Maggie nodded, trying not to let the welling tears ruin her makeup. “I just…I wish he’d…” She trailed off, her shoulders shaking from the effort to keep from sobbing.
“Oh, Mags.” Caroline wrapped her arms around Maggie’s shoulders and squeezed.
Bobby had been distant the past few weeks, and Maggie couldn’t figure out what was going on. The other day, she’d been telling him all about the new pageant dresses that had come into Miss Patsy’s on King Street, and he’d actually snapped at her. “Maggie, there are more important things in life than stupid beauty pageants.” He hadn’t actually used the word stupid, but another word that Maggie couldn’t even think about without blushing. The entire sentence slapped like a physical blow. He never cursed like that around her.
Maggie remembered sitting back in his car, suddenly sick to her stomach. There was more to her than just pageants or shopping. She did a lot of great work in the community, and she got good grades and even donated brand new clothes—with the tags still attached!—to the Junior League’s annual charity drive.
Bobby had ignored the tears in her eyes and just aggressively shifted gears without a word.
Even thinking about that night made Maggie want to start crying all over again. “Why won’t he just talk to me? I don’t know what I did wrong.” Maggie’s breath started coming in shuddering gasps. She was supposed to be on the field in a few minutes, and she was a nervous, crying, raccoon-eyed wreck. That night Bobby had yelled at her wasn’t even the worst part. In the past week, he’d canceled two dates with her, missed a few lunches, and ignored all her texts—even though he totally had the read receipts on.
Even Tommy thought the situation was weird. He’d pulled her aside the other day after football practice, when Bobby had stormed past them without a second glance. “What’s going on, Mags?” They’d sat on the bottom row of the bleachers and whispered, aware that people were trying to listen in for any juicy gossip.
Maggie had sighed, hiding her face in her hands. “I don’t know. I was hoping he’d said something to you.”
Tommy had shaken his head. “We haven’t hung out in weeks. He’s always busy now.”
“I think I did something really bad.” Even with everyone watching them—while pretending to not watch them—the familiar tears started welling up again. “I wish he’d just tell me. I’ll change. I’ll do whatever he wants me to do.”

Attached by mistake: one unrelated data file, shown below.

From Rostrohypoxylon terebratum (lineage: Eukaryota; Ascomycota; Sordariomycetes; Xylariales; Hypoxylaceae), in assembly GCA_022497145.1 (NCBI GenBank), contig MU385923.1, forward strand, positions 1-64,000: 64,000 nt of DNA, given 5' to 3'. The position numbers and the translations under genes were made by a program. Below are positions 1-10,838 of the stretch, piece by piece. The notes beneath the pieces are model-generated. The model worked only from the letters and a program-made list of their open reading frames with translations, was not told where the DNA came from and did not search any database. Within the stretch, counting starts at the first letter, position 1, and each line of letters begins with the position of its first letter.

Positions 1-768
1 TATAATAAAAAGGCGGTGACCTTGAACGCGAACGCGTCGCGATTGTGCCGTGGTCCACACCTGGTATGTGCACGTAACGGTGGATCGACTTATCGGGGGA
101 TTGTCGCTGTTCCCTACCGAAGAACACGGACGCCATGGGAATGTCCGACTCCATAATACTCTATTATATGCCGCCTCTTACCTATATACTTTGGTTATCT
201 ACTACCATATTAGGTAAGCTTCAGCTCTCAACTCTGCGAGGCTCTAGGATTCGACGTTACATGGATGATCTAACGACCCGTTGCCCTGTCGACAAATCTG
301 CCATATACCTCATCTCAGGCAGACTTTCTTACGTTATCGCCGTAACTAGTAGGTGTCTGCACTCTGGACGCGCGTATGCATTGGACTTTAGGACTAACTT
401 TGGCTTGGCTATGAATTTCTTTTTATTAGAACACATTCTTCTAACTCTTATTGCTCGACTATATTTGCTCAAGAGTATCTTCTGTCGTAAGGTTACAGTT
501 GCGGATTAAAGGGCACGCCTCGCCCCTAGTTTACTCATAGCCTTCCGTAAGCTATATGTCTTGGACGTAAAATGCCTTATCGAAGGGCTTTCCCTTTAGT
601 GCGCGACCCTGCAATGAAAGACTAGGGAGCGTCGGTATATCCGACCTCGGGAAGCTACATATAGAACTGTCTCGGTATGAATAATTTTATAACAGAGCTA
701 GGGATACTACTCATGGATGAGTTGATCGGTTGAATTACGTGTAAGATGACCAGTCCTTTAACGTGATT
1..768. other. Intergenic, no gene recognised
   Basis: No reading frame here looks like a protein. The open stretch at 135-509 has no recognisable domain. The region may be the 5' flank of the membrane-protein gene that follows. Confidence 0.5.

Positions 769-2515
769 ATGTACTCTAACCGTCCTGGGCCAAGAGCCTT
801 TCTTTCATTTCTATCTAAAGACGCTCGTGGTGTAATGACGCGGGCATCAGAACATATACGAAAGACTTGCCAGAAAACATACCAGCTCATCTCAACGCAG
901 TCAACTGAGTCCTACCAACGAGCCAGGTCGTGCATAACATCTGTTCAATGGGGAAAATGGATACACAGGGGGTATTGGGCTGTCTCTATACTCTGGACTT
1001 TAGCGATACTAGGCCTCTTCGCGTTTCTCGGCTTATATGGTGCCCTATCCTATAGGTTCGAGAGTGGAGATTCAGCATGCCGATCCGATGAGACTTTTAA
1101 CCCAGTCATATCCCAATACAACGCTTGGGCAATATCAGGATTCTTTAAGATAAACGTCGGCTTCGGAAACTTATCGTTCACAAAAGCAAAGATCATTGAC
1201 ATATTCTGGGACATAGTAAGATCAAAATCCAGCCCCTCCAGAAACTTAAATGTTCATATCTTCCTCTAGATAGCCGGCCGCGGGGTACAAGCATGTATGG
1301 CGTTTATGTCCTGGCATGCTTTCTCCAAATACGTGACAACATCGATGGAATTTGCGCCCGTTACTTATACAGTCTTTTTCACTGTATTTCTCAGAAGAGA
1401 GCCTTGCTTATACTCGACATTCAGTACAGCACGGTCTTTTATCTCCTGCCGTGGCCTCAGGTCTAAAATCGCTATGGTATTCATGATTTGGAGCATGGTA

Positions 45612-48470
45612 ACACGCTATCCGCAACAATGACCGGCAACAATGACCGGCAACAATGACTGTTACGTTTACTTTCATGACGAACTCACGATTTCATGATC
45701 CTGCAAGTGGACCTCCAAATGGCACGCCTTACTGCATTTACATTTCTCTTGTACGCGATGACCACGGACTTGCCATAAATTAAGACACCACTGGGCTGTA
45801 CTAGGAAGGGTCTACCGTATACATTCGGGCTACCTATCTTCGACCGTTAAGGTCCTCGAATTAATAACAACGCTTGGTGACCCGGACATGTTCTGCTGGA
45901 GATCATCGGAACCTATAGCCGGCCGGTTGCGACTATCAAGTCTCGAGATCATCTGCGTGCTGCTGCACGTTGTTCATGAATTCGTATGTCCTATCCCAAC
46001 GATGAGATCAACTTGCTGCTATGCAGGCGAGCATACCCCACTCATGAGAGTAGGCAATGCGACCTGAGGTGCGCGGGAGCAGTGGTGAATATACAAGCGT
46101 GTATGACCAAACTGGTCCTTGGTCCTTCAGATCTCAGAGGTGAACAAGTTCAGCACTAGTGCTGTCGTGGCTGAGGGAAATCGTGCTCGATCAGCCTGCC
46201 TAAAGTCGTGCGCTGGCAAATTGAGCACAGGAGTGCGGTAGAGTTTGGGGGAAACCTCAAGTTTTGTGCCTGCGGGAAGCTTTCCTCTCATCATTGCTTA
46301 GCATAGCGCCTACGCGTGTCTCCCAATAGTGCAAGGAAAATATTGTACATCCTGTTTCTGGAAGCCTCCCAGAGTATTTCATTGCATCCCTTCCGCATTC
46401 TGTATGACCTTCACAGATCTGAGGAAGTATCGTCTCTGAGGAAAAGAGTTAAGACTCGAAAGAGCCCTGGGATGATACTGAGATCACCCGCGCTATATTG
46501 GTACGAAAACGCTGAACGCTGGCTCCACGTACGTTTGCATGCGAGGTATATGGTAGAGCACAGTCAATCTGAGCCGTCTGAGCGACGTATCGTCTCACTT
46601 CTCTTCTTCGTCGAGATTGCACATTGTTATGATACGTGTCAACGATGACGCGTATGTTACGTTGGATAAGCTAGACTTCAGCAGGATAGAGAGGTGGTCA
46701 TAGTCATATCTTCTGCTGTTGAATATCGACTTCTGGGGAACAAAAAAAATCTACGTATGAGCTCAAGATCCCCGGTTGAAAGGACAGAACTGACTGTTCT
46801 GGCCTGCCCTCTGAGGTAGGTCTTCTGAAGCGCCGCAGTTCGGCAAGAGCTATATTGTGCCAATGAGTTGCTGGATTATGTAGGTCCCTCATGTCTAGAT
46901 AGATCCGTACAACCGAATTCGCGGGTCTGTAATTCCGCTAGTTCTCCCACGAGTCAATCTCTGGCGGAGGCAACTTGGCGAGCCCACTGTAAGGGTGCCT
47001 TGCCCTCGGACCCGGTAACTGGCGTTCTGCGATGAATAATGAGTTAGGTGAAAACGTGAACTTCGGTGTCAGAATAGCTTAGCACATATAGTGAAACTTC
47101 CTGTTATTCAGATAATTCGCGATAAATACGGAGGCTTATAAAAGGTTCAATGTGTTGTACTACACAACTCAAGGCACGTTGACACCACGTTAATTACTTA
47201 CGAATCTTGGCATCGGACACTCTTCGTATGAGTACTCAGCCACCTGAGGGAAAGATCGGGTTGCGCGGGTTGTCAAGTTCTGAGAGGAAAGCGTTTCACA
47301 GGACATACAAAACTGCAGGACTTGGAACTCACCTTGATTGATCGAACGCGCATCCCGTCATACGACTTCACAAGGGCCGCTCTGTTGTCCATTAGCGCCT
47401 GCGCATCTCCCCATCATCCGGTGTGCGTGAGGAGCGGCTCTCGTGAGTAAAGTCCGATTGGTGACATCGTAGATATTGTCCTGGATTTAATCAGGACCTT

Tommy had put his arm around her shoulders and squeezed. “It’s not you, Mags. Trust me. You’re the best.”
Maggie had beamed through her tears. Flattery really did get people anywhere. “You think?”
“I know. Just give it some time. Maybe he’s just nervous about the football scouts.”
That had seemed like the perfect explanation, and Maggie had let it go for a few hours until Bobby had deactivated his Facebook account. Why would he go and do a thing like that? Now, instead of being in a relationship with a living, breathing—okay, well, virtually living and breathing—Bobby, now his name was just there in black text—like she’d made it all up.
“Maggie,” Caroline was saying as she leaned back from where she’d been touching up Maggie’s makeup. “I said I’m all done. Now you look even better than before.” She smiled, pink lips very bright against her dark skin. It was a daring look, but Caroline could pull off brave fashion choices way easier than Maggie could.
Maggie turned around to look in the mirror and studied herself. Her dark red hair was perfectly curled, and her green eyes were glowing, if not a bit bloodshot. She lifted her chin and practiced her best regal queen pose.
Surely Bobby would come to his senses once he saw how pretty she looked. They belonged together. The cheerleader and the quarterback. The king and the queen. It’d all work out. It had to.